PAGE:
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Ophthalmology. 2005 Jan;112(1):73-7.

Cortical, but not posterior subcapsular, cataract shows significant familial aggregation in an older population after adjustment for possible shared environmental factors.

Author information

1
The Johns Hopkins University Schools of Medicine and Public Health, Baltimore, Maryland, USA. ncongdon@jhmi.edu

Abstract

PURPOSE:

To quantify the risk for age-related cortical cataract and posterior subcapsular cataract (PSC) associated with having an affected sibling after adjusting for known environmental and personal risk factors.

DESIGN:

Sibling cohort study.

PARTICIPANTS:

Participants in the ongoing Salisbury Eye Evaluation (SEE) study (n = 321; mean age, 78.1+/-4.2 years) and their locally resident siblings (n = 453; mean age, 72.6+/-7.4 years) were recruited at the time of Rounds 3 and 4 of the SEE study. INTERVENTION/TESTING METHODS: Retroillumination photographs of the lens were graded for the presence of cortical cataract and PSC with the Wilmer grading system. The residual correlation between siblings' cataract grades was estimated after adjustment for a number of factors (age; gender; race; lifetime exposure to ultraviolet-B light; cigarette, alcohol, estrogen, and steroid use; serum antioxidants; history of diabetes; blood pressure; and body mass index) suspected to be associated with the presence of cataract.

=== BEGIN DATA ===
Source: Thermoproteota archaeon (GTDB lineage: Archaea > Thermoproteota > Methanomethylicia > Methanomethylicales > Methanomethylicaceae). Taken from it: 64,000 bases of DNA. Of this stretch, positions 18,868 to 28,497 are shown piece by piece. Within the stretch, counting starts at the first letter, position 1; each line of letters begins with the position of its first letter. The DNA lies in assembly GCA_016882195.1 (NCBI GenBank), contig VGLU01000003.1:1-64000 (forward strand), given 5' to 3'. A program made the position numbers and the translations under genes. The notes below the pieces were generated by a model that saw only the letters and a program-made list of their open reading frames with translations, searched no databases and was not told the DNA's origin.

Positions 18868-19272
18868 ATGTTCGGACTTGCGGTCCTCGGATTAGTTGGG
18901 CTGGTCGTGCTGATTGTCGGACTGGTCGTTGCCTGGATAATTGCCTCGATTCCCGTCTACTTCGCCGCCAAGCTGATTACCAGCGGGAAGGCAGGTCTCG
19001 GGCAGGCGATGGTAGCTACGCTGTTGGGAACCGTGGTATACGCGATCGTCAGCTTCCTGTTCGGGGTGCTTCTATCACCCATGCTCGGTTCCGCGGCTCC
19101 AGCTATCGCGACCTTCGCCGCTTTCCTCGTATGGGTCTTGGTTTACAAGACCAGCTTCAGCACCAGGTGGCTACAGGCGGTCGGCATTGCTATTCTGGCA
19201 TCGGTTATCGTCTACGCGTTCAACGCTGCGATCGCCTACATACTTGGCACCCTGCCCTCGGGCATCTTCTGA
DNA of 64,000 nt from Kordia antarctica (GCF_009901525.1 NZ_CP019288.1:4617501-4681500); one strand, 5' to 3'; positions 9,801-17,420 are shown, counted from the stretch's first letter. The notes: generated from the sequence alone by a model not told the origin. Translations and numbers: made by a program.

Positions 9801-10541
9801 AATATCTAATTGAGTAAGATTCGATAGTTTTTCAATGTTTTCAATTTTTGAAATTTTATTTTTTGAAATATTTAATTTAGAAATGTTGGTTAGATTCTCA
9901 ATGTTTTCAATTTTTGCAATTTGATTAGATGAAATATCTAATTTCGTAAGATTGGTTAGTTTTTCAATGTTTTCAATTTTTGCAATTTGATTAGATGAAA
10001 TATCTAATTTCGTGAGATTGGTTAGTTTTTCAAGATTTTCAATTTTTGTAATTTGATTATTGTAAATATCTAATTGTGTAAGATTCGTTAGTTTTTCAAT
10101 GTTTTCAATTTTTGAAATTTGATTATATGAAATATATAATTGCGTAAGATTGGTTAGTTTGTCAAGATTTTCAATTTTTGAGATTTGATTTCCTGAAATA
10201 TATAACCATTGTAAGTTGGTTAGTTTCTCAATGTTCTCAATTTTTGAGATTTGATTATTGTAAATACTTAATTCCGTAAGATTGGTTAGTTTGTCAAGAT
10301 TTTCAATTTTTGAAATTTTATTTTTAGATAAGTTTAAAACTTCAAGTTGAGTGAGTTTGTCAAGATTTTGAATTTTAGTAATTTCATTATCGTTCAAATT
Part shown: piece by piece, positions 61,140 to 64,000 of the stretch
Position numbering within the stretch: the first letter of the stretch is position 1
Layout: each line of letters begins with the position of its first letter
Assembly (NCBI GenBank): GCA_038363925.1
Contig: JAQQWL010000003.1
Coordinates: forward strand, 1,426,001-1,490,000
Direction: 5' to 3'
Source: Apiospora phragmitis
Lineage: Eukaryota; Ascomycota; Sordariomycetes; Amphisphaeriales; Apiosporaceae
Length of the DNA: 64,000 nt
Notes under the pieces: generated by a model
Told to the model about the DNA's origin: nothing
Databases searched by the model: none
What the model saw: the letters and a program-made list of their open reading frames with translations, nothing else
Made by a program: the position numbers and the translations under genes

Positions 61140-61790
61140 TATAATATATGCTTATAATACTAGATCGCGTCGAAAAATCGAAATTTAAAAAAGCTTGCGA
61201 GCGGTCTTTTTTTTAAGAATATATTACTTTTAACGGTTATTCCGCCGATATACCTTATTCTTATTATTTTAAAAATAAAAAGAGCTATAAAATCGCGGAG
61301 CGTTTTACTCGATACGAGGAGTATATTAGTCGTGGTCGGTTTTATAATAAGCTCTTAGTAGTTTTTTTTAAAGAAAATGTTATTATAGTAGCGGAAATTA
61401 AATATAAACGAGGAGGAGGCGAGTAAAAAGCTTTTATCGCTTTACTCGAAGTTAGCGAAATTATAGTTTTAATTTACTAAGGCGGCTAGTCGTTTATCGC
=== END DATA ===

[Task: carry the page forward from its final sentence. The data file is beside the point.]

RESULTS:

The average sibship size was 2.7 per family. Multivariate analysis revealed the magnitude of heritability (h(2)) for cortical cataract to be 24% (95% CI, 6%-42%), whereas that for PSC was not statistically significant (h(2) 4%; 95% CI, 0%-11%) after adjustment for the covariates. The model revealed that increasing age, female gender, a history of diabetes, and black race increased the odds of cortical cataract, whereas higher levels of provitamin A were protective. A history of diabetes and steroid use increased the odds for PSC.

CONCLUSIONS:

This study is consistent with a significant genetic effect for age-related cortical cataract but not PSC.

PMID:
15629823
PMCID:
PMC3102010
DOI:
10.1016/j.ophtha.2004.07.012
[Indexed for MEDLINE]
Free PMC Article
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